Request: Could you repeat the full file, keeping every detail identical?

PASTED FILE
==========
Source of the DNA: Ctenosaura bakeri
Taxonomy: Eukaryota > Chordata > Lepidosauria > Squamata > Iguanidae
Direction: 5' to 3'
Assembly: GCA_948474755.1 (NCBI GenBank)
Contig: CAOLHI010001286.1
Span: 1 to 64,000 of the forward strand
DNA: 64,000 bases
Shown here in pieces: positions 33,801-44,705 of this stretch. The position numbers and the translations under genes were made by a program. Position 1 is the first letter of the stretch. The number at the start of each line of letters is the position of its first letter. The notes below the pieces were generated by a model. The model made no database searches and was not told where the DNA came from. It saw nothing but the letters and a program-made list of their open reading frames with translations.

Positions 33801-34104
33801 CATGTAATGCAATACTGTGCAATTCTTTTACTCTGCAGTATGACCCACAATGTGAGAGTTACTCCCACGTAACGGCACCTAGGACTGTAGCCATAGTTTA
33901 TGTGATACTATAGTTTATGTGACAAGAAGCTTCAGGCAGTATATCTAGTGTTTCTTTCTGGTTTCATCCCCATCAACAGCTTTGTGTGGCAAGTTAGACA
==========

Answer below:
Source of the DNA: Ctenosaura bakeri
Taxonomy: Eukaryota > Chordata > Lepidosauria > Squamata > Iguanidae
Direction: 5' to 3'
Assembly: GCA_948474755.1 (NCBI GenBank)
Contig: CAOLHI010001286.1
Span: 1 to 64,000 of the forward strand
DNA: 64,000 bases
Shown here in pieces: positions 33,801-44,705 of this stretch. The position numbers and the translations under genes were made by a program. Position 1 is the first letter of the stretch. The number at the start of each line of letters is the position of its first letter. The notes below the pieces were generated by a model. The model made no database searches and was not told where the DNA came from. It saw nothing but the letters and a program-made list of their open reading frames with translations.

Positions 33801-34104
33801 CATGTAATGCAATACTGTGCAATTCTTTTACTCTGCAGTATGACCCACAATGTGAGAGTTACTCCCACGTAACGGCACCTAGGACTGTAGCCATAGTTTA
33901 TGTGATACTATAGTTTATGTGACAAGAAGCTTCAGGCAGTATATCTAGTGTTTCTTTCTGGTTTCATCCCCATCAACAGCTTTGTGTGGCAAGTTAGACA